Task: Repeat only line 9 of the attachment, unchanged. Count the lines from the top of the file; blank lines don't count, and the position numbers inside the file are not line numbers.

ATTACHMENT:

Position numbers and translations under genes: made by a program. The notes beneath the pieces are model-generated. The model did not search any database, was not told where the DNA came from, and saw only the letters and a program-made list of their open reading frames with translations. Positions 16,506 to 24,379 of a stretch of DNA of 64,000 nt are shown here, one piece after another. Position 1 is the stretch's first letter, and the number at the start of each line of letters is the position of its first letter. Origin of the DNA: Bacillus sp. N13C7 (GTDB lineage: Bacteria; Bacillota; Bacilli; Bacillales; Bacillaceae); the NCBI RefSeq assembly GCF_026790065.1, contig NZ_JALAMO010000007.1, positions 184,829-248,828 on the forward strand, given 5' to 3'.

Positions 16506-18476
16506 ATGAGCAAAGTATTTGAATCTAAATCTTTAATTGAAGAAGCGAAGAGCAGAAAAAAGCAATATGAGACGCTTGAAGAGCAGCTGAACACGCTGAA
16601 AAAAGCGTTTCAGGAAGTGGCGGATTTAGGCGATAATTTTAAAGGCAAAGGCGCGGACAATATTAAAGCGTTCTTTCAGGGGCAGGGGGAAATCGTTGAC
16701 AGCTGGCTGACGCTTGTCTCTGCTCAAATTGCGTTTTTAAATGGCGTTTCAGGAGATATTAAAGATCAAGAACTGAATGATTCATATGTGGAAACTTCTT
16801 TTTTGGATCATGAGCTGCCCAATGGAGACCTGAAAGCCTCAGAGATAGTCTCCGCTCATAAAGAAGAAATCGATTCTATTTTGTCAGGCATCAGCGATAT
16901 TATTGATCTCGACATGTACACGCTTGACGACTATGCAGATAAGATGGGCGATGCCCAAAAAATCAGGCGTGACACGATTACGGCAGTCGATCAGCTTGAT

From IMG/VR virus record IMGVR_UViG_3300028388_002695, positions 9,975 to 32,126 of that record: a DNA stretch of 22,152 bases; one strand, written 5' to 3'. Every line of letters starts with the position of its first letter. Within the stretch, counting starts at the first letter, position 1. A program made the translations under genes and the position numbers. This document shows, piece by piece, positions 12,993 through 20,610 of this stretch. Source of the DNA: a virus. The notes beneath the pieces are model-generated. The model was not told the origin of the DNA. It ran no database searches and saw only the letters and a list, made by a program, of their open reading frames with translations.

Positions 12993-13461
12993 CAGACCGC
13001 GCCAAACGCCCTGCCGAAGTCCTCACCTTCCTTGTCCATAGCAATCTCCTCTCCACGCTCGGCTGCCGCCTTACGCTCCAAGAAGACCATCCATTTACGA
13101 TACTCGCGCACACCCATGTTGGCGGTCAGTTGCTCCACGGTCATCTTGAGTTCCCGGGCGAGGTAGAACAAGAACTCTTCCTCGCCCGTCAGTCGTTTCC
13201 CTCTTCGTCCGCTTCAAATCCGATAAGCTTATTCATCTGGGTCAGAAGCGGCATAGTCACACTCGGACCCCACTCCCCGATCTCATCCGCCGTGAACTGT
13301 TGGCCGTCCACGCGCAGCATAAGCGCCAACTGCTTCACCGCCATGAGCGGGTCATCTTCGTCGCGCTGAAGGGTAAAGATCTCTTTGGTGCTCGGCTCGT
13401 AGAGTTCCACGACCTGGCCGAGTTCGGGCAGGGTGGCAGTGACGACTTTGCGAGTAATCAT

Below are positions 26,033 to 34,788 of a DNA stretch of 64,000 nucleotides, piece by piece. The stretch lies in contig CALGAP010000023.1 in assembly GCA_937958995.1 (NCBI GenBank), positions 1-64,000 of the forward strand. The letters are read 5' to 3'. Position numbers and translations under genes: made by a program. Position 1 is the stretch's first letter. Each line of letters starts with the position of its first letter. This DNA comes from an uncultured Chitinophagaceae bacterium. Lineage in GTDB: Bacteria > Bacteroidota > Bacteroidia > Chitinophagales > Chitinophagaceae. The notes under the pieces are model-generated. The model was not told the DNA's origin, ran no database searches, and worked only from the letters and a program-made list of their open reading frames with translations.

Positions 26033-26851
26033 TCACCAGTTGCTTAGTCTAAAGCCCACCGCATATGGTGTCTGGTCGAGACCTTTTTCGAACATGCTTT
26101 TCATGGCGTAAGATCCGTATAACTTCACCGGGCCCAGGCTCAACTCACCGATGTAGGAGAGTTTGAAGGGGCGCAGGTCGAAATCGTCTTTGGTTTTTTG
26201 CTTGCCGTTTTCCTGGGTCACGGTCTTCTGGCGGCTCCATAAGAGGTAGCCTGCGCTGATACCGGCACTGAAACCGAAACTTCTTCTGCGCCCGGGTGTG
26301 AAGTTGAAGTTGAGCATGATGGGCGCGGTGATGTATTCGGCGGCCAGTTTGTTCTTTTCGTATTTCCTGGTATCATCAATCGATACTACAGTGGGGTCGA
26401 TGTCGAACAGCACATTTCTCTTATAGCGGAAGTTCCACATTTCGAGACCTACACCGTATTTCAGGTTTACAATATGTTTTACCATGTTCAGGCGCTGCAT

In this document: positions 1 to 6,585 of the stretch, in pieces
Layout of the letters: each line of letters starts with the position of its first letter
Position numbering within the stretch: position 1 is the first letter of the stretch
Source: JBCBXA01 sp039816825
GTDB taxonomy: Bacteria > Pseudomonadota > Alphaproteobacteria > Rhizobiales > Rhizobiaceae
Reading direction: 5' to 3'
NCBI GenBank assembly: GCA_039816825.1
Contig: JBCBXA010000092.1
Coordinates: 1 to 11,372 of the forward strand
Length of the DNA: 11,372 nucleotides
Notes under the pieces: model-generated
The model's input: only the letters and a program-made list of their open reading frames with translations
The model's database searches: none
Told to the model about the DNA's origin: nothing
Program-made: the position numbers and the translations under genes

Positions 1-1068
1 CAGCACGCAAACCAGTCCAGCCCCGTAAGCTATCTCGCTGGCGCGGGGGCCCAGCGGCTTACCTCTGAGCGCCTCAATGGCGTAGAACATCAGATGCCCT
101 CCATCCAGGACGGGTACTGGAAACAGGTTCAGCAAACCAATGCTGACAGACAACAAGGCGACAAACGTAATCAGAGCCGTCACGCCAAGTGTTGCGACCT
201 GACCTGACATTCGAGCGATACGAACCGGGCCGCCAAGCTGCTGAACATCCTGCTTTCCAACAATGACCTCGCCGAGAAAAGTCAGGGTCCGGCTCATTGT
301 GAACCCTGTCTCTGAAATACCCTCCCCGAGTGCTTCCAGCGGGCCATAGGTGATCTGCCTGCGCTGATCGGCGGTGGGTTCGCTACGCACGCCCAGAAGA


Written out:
Positions 12993-13461